Are you pregnant and being told you have to take antibiotics to fight an infection? You might want to pay attention to the name of the drug your doctor or midwife recommends.
According to a new study published in the British Journal of Clinical Pharmacology, certain antibiotics can increase the risk of birth defects in babies.
The researchers say the risk is small. Considering, however, that pregnant women commonly deal with infections, you might want to listen up.
“Infections during pregnancy are frequent and should be treated,” said Dr. Anick Bérard, the lead researcher and a professor at Montréal University, in a statement. “However, our study highlights safer options for treatment of infections, more specifically urinary tract infections (UTIs) or pulmonary infections, at least during the first trimester of pregnancy.”
Which antibiotics were linked to birth defects? Clindamycin, doxycycline, quinolones, macrolides and phenoxymethylpenicillin, the study reports.
The good news: Amoxicillin, cephalosporins and nitrofurantoin were three antibiotics studied that are believed to be safe. Nitrofurantoin is often prescribed for UTIs during pregnancy.
Earlier this year, Bérard linked classes of antibiotics such as quinolones, macrolides, tetracyclines, sulfonamides and metronidazole to a higher risk of miscarriage in early pregnancy. Erythromycin and nitrofurantoin were not linked to impairments. In 2015, she assessed azithromycin and clarithromycin and found no adverse impacts on child development.
Dr. Nanette Santoro, a gynecology and obstetrics professor at the University of Colorado School of Medicine, said patients at her fertility clinic are told not to take anything until they check with the doctors — even over-the-counter medications.
“The list of potentially problematic medications changes frequently, and we want to be sure we have an opportunity to double check for them rather than take a risk,” she added.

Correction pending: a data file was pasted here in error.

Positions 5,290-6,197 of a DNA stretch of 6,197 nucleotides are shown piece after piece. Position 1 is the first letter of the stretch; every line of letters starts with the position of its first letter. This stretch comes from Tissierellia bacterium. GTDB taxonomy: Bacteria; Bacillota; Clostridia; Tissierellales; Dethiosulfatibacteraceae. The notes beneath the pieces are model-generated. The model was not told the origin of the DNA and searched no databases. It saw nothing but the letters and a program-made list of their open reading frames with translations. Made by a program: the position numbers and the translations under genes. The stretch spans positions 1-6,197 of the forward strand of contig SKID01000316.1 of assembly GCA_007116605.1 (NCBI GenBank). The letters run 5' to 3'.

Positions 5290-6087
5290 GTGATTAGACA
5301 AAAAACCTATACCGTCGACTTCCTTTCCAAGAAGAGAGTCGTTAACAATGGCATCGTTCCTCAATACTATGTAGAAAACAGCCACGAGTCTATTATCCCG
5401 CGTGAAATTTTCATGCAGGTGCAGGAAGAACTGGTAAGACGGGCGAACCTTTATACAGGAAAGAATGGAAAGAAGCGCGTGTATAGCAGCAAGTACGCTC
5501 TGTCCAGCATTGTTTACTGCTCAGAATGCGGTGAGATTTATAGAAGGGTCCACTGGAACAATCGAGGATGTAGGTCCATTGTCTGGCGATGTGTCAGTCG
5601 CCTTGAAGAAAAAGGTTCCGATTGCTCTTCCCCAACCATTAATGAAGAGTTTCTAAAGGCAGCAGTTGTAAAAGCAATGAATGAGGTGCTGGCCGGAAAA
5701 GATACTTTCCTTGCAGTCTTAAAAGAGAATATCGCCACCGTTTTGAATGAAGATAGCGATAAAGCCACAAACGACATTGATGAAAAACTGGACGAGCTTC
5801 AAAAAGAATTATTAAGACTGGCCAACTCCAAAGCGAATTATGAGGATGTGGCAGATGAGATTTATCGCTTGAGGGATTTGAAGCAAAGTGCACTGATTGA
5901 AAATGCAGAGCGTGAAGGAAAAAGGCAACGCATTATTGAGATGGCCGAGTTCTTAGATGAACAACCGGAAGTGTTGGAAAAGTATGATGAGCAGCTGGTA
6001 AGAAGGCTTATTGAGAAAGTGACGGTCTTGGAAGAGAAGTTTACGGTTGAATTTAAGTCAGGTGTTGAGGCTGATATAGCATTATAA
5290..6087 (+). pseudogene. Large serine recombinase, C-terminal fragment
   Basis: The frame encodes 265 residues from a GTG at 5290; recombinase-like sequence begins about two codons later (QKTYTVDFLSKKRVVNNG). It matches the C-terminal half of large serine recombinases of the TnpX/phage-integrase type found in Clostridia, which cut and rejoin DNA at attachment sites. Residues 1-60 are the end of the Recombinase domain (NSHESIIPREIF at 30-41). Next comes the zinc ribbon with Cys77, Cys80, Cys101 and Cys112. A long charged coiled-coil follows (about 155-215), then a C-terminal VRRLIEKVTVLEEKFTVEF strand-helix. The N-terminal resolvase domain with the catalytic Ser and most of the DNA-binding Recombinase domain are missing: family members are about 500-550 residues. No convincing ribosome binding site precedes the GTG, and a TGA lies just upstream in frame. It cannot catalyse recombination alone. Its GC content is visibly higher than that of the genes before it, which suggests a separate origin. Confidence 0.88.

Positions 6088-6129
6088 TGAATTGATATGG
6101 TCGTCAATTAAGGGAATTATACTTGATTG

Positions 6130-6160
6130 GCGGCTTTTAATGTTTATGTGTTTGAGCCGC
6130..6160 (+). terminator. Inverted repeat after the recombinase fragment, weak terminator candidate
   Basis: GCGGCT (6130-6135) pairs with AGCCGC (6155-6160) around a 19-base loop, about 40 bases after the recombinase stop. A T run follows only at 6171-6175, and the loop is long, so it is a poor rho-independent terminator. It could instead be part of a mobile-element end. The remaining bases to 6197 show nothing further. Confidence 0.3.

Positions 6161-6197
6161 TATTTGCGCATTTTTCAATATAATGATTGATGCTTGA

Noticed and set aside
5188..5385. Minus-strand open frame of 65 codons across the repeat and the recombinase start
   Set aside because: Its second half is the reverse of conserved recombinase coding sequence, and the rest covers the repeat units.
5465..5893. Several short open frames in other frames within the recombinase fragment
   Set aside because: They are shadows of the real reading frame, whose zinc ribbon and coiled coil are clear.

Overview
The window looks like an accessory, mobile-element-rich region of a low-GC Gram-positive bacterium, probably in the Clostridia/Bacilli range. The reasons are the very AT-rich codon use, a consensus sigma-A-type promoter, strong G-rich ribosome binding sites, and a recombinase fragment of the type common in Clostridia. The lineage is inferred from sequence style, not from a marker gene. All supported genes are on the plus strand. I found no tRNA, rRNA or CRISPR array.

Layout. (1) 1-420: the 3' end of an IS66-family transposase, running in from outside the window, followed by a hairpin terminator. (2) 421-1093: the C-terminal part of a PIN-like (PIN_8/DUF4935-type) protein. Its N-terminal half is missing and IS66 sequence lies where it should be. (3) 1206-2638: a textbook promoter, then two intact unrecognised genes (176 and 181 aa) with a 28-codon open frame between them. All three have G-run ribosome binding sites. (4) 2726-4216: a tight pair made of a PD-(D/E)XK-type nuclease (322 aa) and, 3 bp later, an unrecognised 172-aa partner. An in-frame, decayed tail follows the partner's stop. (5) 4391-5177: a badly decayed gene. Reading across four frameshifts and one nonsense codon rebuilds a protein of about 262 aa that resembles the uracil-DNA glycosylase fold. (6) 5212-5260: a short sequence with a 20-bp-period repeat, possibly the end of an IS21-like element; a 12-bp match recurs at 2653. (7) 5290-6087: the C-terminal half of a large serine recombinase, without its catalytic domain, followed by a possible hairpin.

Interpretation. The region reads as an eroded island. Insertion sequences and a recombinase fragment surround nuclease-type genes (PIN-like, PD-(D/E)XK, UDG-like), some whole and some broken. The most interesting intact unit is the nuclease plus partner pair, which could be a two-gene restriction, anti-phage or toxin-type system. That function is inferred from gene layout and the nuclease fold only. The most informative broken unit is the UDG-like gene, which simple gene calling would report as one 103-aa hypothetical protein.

The Mayo Clinic reports that these antibiotics are typically deemed safe during pregnancy:
The Mayo Clinic also notes that tetracyclines such as doxycycline and minocycline can cause liver damage in the mother and discoloring in infants’ teeth.
Trimethoprim and sulfamethoxazole, which also are often used together to combat UTIs, might be associated with having a higher risk for birth defects — though they say there’s “no direct proof that these antibiotics cause birth defects” and call for more research, the Mayo Clinic reports.
Santoro said that clindamycin and macrolides are not on the “do not use” list for pregnancy, and quinolones are labeled to “use with caution.”
“The vast majority of antibiotics in pregnancy are for UTIs, and most OB-GYNs use the ones on the ‘safe’ list,” she added.
Gerald Briggs, a pharmacist clinical specialist who wrote about this topic on BabyCenter, said that nitrofurantoin should be halted for urinary tract infections at about 36 weeks due to the risk it could destroy Baby’s red blood cells. He said trimethoprim, which is found in Bactrim and Septra (used to treat UTIs) is not a good option during pregnancy because it blocks the effects of much-needed folic acid.
Of course, your health care provider should know all of this, but it never hurts to bring it up.
Originally published on HelloFlo.
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